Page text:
Stop Drop and Roll. it is a single released by New Zealand hip hop artist, Mareko in 2003. It is also something preschoolers learned to do Tuesday morning at the Alpine Township Library program. Library Manager Laura Weld and Fire Chief Ron Christians were on hand to conduct the program and the children also had the opportunity to get familiar with the fire truck.

Stop Drop and Roll is the response fire personnel teach people to do if their clothing catches on fire. While children are usually tought this at school, nobody is too young to learn, and you can teach your children at home too.
1. Explain to your child you are going to go over some fire safety lessons, and that you are going to teach them what to do if their clothes ever catch fire
2. Teach your child that Stop, Drop and Roll can save their lives if their clothes ever catch on fire.
3. Tell your child that if their clothes ever catch on fire they need to stop whatever they are doing and drop to the ground.
4. Demonstrate to your child how to drop and then roll.
5. Teach your child to cover his mouth and nose while rolling, to protect his airways from damage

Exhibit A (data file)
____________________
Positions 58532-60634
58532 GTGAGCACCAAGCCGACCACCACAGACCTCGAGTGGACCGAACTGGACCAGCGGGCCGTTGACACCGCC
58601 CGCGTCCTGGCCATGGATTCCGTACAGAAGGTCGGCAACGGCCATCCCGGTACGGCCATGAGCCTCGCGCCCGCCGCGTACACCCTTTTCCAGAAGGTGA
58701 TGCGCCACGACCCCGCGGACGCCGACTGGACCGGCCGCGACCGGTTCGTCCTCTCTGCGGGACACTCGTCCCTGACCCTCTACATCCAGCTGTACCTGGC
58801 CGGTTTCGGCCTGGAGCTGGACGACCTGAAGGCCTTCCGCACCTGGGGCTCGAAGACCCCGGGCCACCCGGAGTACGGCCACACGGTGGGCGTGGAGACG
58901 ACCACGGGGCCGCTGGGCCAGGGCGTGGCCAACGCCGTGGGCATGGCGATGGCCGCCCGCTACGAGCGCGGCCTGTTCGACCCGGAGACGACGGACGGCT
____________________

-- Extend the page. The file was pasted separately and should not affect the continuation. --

6. Practice Stop, Drop and Roll at home with your child. Tell them that if they see anyone else's clothes catch fire, to yell "Stop, Drop and Roll" and to find an adult and call 911.

Friday, February 19, 2010

Abuse of Rx Drugs

Abuse of Prescription Drugs is more and more prevalent. Learn why teens abuse Rx drugs more than almost all illegal drugs combined. Find out which drug use is 23% down and which is rising drastically. Learn more about the signs and symptoms of abuse. Learn why 1 of 3 teens reports having a friend who abuses Rx drugs.

Be part of a nationwide campaign to educate parents across America.

Bring your unused and expired prescription drugs for disposal. (They should not be flushed down the drain)

Feb 22 - 26 8:00 - 5:00pm
Kent County Sheriff's Office
701 Ball Ave NE GR, MI

Feb 22 - 26 8:30-4:30pm
Kent County Sheriff's Office
790 17 Mile Road NW Kent City, MI

Thursday, February 18, 2010

Assistance with Tax Returns

Kent County Tax Credit Coalition announces Super Saturdays
Free Tax Preparation and E-filing
February 20th and February 27th, 2010

Volunteers will prepare and e-file your 2009 tax return free of charge if your family income is $48, 279 or less!